I certainly have nothing against Dante qua poet. I love the fact that W.S. Merwin decided to translate the Purgatorio rather than (or at least earlier than, and then he never got around to the others …) the other more high-profile parts of the D.C. and, somewhat hilariously in hindsight, I read the Merwin Purgatorio straight through while lazing on a beach on one of the last vacations I went on before the birth of my first child (now 20 years old). So it has come to symbolize for me the sort of lengthy and serious text one could still easily read when one did not have small children to be chasing after and taking care of.

    *The filioque is usually said to have been first interpolated into the Creed in 6th-century Spain as a reaction (an unfortunate overreaction, some might say) to some local heresy, but I’ve forgotten which one (don’t think Priscillianism?) and can’t be arsed to google it up.

  122. David Eddyshaw says

    Patriotism impels me to remind everyone that even in that backwateriest of provinces, Britain, we managed to produce a Premier League heresiarch of our very own:

    (Conceivably he was actually Irish, but that, of course, strengthens my point …)

  123. @David Eddyshaw: Do European heresies operate under a system of promotion and relegation?

  124. David Eddyshaw says

    Of course. Don’t American heresies?

  125. David Marjanović says

    Luther worked backwards from the inefficacy of selling indulgences, to the non-existence of Purgatory, to salvation by faith alone

    …huh. I didn’t know that. It seems logically… backward.

    Irenaeus of Lyons condemned quite a wide variety of heresies (which he necessarily must therefore have been somewhat familiar with)

    Are you sure? For the next 1500 years, Western theologists routinely condemned lists of heresies that they largely just copied from each other, except for occasionally tacking new ones on to the end.

    I know that Catholicism often gets criticized for legalism by other Christians but I think it’s unfair and the legalism often exaggerated.

    As far as I understand, this isn’t specifically about legalism, it’s about the Orthodox emphasis on faith over theology, the active refusal to “turn religion into a form of higher geometry”. Of course the attempts to rationally understand things have their limits in Catholicism and, AFAIK, all the Protestant diversity; the most blatant example may be that it has always been the position of the Catholic Church that no Puny Human can possibly really understand the Trinity – we can perhaps approach it through various metaphors, but not very far. But in general, the Western churches have taken such attempts much farther than the Orthodox church, often encouraging them (at least since Thomas Aquinas) while Orthodoxy actively resists them.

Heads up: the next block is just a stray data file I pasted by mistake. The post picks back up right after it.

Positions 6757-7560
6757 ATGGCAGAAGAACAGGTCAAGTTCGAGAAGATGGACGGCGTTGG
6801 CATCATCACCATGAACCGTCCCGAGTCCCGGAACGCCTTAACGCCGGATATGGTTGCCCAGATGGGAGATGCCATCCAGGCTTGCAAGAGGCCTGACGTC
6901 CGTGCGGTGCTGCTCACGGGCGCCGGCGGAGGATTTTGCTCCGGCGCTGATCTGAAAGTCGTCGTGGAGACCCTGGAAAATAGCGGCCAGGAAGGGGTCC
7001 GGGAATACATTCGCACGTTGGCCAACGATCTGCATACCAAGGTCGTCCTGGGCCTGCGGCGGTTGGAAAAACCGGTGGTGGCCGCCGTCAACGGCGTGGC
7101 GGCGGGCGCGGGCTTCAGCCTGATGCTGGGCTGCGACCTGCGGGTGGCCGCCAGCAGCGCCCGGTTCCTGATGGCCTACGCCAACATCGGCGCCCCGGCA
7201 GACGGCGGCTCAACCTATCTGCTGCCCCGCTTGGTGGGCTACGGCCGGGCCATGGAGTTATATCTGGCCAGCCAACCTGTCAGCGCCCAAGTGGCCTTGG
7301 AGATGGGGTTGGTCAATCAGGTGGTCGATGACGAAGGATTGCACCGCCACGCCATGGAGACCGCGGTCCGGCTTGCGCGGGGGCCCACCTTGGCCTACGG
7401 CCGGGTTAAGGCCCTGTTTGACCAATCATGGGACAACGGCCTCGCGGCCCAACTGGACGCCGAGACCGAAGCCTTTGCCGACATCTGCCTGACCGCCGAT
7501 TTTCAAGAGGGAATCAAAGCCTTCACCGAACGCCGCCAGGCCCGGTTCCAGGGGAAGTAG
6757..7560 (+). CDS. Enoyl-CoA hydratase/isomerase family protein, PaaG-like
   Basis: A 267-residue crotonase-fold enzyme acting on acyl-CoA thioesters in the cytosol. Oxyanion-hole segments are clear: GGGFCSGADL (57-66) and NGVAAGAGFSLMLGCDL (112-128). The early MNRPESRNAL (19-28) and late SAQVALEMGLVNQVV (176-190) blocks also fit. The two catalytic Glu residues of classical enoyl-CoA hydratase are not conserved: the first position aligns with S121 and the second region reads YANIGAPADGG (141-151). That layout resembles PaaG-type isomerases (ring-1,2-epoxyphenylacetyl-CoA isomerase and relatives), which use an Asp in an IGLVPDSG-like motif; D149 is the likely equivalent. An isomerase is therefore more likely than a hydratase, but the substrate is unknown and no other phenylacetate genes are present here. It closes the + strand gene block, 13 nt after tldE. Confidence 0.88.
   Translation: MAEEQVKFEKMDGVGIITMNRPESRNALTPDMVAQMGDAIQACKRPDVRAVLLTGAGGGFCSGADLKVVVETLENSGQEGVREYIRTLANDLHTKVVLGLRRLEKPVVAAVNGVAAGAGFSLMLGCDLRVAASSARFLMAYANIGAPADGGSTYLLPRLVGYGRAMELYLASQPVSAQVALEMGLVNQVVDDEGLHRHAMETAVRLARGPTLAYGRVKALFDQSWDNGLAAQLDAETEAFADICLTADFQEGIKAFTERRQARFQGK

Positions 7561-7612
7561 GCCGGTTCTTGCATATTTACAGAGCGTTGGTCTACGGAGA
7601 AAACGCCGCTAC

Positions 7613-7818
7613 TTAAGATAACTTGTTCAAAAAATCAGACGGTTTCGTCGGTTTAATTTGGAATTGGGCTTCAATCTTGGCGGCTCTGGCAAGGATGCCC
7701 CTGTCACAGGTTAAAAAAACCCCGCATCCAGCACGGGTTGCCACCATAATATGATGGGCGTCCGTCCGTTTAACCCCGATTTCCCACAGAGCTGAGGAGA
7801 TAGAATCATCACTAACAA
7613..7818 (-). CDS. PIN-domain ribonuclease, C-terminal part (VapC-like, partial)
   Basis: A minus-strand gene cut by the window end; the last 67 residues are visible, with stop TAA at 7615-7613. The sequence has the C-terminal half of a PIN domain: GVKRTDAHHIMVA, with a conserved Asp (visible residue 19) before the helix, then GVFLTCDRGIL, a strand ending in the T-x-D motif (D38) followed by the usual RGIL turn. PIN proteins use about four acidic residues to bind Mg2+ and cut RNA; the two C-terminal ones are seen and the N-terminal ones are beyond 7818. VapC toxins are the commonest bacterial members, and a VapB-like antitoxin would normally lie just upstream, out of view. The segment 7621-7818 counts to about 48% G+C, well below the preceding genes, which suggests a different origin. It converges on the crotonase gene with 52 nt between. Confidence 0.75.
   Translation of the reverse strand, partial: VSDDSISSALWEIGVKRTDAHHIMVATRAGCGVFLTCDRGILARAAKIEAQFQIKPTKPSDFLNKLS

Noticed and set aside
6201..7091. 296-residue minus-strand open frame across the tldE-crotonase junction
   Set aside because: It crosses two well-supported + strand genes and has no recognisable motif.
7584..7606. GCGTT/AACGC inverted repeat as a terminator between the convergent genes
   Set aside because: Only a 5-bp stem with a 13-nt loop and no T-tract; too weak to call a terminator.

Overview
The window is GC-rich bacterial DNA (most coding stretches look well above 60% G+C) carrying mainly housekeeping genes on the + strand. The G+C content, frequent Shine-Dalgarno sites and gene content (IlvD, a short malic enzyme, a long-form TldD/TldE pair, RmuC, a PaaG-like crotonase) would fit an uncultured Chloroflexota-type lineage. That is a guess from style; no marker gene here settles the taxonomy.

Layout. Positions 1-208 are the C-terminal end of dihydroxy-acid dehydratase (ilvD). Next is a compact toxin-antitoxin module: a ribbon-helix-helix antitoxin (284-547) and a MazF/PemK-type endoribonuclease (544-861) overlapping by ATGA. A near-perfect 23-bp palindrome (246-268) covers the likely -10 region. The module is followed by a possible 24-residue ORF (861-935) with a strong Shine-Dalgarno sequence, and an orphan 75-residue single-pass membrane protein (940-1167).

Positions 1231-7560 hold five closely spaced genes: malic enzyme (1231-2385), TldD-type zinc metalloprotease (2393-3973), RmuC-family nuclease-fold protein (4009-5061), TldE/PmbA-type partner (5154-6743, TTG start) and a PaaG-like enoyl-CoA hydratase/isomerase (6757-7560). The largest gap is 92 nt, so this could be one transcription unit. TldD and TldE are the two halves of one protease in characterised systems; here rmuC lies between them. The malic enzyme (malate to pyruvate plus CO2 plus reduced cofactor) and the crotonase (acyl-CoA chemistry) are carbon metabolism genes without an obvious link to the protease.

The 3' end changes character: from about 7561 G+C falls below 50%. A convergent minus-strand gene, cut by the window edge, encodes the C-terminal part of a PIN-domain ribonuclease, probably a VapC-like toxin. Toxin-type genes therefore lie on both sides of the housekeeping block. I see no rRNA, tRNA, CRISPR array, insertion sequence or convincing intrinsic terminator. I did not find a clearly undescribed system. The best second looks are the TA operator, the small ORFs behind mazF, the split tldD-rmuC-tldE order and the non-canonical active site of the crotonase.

126. J.W. Brewer says

    @David M.: Well, Irenaeus was early enough in the sequence that if he just cut-and-pasted someone else’s list of heresies we don’t know who he cut-and-pasted from. *Someone* had to start the heresy-anthology ball rolling, and for all we know it was him.

  127. the sort of hubristic intelligentsia who tend to be fruitful heresy-generators.

    La trahison des clercs.

  128. John Cowan says

    The major splits in the Church of the first millenium occurred in the East

    Those which have survived, yes. But the 2C Valentinians started in Rome, though a branch spread to the East; the Barallots or Compliers were local to Bologna; the 4C-6C Donatists and their offshoot the Circumcellions began in Carthage and were basically confined to the Western Empire; the 1C-4C Marcionites also began in Rome, though they lasted till the 7C in the East. Granted, there were even more heresies in the East.

  129. The Donatists may have begun in Carthage for all I know, but the Circumcellions (on whom I can by now be considered an expert) were peasants from the boonies of southern Numidia.

  130. John Cowan says

    True, O King, live forever! But Numidia at its largest historical extent ran from the longitude of southeastern Spain to that of Sicily, and was distinctly part of the Western, Latin-speaking, and Catholic Roman Empire. (Carthage and its boonies were part of the adjacent Province of Africa, more or less northeastern Tunisia.)

    Indeed, the Circumcellions were Punic-speaking and had no Latin. (What language the Israelites spoke, though a puzzling question, is not beyond all conjecture.)

  131. Sure, I wasn’t contesting the Western Empire part, just the Carthage part.

  132. jorzait

    From Middle High German jārzīt, equivalent to jor (“year”) +‎ zait (“time”). Direct cognate with Yiddish יאָרצײַט‎ (yortsayt); compare also German Jahreszeit.

    jorzait f (plural jorzaitn)

    1. season

    Cimbrian, Ladin, Mòcheno: Getting to know 3 peoples